London, England (Sports Network) - Amid all of the tragic news out from the Boston Marathon, runners will again take to the streets Sunday, this time for the 33rd running of the London Marathon. Half a million spectators and over 35,000 runners are expected to be in attendance.
The race will occur in the wake of Monday's two-bomb explosions near the finish line of the Boston Marathon. Three people were killed and at least 176 were injured in what is considered an act of terrorism.
"You look at what has occurred, if there are steps we can take to increase security and all sorts of measures one could deploy ...," London Marathon chief executive Nick Bitel told BBC Radio 5 Live.
"We run through the city," he added. "When you have an event of any nature, a marathon, parade, it's only as safe as the city itself. If it's not held in a stadium, you can't do a lockdown like you may do in a building."
The Kenyans have dominated the London race, including seven wins in the last eight years. Last year, Wilson Kipsang posted a winning time of 2:04.44, two minutes faster than countryman Martin Lei. Kipsang, a bronze medal winner at the London Olympics, just missed the course record last year by four seconds. He remains one of two men to eclipse the 2:05 mark for the marathon on three separate occasions.
Over his last six marathons, Kipsang has four wins and two thirds. His victory in 2011 in Frankfurt set a personal best of 2:03.42.
Among the notable runners participating in the race are Emmanuel Mutai, the London course record holder; 2012 London Olympic gold medalist Stephen Kiprotich; Patrick Makau, the current world record holder; Geoffrey Mutai, the current World Marathon majors champion; and Tsegaye Kebede, the 2012 Chicago Marathon winner.
Two-time champion Mary Keitany of Kenya is expected to be on hand to defend her title in the women's division. The field is loaded with quality runners, including Keitany's fellow countrymate Atsede Baysa, the double Paris marathon champion, and Aberu Kebede, the 2010 Berlin Champion.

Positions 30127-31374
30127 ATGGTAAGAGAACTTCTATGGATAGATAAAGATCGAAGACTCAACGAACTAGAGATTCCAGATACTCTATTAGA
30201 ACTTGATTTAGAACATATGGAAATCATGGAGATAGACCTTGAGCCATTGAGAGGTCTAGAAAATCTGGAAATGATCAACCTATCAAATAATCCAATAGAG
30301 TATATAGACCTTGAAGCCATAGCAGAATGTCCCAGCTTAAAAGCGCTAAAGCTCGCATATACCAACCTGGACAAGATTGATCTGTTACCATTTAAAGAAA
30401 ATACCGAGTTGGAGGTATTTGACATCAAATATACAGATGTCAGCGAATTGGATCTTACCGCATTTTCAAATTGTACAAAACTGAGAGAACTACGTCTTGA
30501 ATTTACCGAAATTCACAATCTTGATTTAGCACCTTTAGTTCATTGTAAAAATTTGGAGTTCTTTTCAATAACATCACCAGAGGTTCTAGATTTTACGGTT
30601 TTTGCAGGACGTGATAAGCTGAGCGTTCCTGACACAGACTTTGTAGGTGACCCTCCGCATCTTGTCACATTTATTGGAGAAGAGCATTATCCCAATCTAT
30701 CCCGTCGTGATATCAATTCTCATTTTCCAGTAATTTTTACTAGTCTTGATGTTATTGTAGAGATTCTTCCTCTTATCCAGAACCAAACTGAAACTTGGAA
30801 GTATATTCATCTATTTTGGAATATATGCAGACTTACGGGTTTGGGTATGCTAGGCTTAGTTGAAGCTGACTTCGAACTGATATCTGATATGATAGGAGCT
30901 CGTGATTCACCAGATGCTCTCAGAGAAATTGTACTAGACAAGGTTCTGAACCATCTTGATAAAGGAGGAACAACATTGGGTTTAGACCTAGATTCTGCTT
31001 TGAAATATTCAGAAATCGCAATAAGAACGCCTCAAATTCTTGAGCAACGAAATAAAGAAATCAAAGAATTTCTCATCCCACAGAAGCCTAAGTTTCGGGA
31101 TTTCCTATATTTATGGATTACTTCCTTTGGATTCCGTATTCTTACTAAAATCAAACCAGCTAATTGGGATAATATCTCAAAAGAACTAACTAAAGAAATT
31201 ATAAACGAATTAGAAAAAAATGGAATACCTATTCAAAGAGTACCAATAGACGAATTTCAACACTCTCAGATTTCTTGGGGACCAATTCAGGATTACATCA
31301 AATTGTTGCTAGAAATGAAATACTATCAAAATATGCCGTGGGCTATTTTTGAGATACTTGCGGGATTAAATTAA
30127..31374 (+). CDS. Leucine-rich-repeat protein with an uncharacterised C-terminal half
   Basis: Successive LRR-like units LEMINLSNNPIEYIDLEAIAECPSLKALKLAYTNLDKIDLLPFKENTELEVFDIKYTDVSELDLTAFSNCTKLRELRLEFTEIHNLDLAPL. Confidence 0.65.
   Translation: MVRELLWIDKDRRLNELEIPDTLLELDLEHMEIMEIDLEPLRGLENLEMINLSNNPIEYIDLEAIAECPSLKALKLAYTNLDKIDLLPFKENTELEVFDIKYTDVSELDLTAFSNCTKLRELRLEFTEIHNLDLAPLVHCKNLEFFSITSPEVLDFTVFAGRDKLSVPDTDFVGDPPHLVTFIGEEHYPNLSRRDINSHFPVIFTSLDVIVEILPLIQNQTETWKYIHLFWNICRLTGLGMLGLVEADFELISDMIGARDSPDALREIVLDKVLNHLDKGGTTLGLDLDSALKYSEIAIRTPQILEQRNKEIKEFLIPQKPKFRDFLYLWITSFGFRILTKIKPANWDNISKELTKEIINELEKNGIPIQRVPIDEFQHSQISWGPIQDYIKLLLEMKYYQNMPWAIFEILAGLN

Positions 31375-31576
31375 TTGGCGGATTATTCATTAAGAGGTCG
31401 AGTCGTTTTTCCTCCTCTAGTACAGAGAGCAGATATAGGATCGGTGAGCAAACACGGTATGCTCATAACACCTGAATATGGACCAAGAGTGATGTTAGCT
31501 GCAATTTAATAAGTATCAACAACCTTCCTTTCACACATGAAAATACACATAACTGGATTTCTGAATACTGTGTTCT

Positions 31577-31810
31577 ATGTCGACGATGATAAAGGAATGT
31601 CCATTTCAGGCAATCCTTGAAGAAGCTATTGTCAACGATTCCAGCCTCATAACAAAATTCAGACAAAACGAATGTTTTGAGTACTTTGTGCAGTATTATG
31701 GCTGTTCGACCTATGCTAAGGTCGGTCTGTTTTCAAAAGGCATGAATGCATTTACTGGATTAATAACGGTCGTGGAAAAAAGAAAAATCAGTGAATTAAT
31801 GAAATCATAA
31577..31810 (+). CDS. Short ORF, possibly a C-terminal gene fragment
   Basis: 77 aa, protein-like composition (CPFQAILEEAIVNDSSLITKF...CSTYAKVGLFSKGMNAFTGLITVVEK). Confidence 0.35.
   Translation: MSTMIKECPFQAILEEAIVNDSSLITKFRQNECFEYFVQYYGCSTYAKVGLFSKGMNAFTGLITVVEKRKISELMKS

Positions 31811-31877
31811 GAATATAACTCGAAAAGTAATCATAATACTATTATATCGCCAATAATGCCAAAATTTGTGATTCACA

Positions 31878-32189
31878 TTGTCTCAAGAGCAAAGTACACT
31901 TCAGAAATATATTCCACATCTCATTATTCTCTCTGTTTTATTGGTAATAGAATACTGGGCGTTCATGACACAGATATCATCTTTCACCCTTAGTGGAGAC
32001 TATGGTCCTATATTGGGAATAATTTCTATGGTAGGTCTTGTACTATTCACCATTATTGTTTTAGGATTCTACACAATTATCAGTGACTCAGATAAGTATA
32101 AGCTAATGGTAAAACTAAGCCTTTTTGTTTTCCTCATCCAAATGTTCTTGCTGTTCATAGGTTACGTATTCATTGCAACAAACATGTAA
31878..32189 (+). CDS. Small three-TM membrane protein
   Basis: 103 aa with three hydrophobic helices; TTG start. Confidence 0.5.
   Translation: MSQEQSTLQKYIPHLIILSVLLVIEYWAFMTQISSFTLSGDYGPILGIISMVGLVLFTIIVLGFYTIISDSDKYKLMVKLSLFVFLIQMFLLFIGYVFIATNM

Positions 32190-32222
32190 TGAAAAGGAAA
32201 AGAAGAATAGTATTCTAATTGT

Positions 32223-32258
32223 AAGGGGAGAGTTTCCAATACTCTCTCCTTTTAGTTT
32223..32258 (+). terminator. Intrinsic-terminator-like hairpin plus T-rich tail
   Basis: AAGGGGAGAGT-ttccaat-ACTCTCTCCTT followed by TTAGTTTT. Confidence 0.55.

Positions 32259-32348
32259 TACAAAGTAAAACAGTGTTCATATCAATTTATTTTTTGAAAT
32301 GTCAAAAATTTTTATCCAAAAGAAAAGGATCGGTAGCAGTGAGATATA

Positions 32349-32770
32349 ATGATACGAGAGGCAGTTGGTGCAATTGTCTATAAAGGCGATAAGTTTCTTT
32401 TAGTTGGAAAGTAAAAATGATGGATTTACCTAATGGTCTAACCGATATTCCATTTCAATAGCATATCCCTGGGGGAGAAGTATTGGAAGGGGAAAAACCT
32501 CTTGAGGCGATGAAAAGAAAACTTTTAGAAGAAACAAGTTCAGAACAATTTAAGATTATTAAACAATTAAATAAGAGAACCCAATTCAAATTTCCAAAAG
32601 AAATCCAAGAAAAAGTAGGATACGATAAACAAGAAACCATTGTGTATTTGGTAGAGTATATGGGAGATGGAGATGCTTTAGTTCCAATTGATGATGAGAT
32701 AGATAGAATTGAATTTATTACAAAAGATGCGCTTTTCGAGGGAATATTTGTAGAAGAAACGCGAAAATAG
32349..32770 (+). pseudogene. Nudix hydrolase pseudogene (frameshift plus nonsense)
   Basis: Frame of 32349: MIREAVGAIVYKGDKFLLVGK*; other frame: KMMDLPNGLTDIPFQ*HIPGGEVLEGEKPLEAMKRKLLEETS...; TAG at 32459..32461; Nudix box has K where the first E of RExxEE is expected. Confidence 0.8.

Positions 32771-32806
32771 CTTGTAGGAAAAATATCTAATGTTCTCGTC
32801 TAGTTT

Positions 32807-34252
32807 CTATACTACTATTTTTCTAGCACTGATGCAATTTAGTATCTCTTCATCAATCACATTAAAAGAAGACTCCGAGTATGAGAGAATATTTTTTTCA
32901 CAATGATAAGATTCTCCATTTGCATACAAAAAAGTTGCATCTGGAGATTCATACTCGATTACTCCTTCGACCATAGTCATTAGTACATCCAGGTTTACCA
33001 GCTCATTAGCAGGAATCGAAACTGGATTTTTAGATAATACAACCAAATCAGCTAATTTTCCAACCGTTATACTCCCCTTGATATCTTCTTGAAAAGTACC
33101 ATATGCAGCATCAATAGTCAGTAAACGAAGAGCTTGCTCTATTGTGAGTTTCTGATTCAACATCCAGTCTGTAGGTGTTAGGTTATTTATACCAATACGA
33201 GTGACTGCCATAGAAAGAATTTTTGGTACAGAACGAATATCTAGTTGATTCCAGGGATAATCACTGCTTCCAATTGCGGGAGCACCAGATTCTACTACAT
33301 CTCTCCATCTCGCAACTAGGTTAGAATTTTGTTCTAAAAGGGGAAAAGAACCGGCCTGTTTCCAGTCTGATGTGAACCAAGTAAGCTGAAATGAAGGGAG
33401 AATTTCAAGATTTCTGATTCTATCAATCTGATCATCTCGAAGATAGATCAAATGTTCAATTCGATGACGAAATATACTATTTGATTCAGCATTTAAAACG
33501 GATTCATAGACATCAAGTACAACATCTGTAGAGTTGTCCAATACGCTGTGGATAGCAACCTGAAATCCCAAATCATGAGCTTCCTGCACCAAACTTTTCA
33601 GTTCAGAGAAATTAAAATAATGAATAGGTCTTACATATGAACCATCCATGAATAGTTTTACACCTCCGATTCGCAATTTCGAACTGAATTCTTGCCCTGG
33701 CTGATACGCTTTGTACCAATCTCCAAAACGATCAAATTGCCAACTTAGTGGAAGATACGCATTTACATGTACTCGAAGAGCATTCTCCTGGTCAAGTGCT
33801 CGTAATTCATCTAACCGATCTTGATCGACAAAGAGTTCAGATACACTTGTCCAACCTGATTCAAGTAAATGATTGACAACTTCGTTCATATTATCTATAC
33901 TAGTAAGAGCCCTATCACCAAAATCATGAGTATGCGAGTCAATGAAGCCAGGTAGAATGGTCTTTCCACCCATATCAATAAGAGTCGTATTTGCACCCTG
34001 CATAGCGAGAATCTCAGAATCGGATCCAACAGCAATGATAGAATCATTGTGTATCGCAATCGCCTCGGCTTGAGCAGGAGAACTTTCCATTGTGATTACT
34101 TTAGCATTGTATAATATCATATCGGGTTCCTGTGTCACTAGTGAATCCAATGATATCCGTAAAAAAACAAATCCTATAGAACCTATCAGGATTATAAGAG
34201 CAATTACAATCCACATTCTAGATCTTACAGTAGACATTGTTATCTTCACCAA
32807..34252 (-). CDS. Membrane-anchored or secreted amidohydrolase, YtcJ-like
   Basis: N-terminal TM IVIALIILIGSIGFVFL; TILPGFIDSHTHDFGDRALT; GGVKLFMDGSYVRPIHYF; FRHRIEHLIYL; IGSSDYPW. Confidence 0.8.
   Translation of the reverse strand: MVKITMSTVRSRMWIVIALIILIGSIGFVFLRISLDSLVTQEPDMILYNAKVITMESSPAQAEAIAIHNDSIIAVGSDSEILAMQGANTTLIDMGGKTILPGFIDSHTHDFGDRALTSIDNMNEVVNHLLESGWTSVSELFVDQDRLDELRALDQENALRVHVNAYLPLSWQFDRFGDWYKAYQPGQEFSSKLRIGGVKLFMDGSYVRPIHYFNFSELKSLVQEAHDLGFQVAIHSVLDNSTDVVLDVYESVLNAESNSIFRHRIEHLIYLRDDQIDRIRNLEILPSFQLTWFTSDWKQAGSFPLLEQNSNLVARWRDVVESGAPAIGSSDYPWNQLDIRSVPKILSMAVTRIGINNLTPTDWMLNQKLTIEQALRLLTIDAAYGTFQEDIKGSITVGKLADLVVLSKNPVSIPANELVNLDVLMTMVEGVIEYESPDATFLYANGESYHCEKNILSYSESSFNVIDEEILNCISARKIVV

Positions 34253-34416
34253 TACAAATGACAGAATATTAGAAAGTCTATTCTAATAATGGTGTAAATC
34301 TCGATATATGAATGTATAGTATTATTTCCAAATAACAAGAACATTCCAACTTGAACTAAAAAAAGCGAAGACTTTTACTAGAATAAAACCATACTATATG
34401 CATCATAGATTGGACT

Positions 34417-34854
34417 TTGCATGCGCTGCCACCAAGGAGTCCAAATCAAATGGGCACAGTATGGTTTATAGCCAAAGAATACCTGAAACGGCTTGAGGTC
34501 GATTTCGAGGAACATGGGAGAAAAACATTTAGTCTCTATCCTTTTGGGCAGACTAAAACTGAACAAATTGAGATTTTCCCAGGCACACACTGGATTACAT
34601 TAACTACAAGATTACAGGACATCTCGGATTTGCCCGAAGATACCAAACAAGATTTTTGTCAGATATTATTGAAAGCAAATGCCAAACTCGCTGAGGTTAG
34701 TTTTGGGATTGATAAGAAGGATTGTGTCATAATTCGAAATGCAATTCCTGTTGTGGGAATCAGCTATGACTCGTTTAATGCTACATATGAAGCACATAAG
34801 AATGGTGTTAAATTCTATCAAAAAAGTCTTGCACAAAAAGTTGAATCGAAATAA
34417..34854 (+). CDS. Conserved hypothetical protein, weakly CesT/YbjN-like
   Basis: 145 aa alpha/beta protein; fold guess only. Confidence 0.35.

Germany's Irino Mikitenko is also a two-time champion of the race, winning in back-to-back years - 2008-2009 - and poses as a major threat to Keitany and the rest of the field. Romania's Constantina Dita, a 42-year-old Olympic champion, will make her 10th London appearance.
Two of London's top female marathons have withdrawn from the race citing injuries. Freya Ross, who finished 12th last year, is nursing a troubled hip, while Helen Clitheroe is sidelined with an undisclosed illness.
Paula Radcliffe, a three-time champion in the event and the fastest female marathoner ever, also will be missing from the London Marathon. The 39-year- old Radcliffe has been limited in her training because of a foot injury and the birth of her second child.
The London Marathon also has been a paradise for Kenya as five different runners have won the race since 2005, with Martin Lel garnering three victories, including back-to-back scores beginning in 2007. The Kenya run was snapped in 2010 when Ethiopia's Tsegaye Kebede crushed Emmanuel Mutai by over a full minute.
Only two runners have won consecutive London Marathons in the race's 32 years, Martin Lel and Mexico's Dionicio Ceron, who strolled to victory three years in a row between 1994 and 1996. Given the lack of back-to-back victories, it might be difficult for Mutai to retain his title.
Winning back-to-back London Marathons has not been a problem for the women as compared to the men since they have accomplished the task eight times, with Germany's Katrin Dorre-Heinig doing it twice in a three-year span in the early 1990s. Irini Mikitenko, also from Germany, did it in 2008 and 2009, while Keitany has won the race the last two years.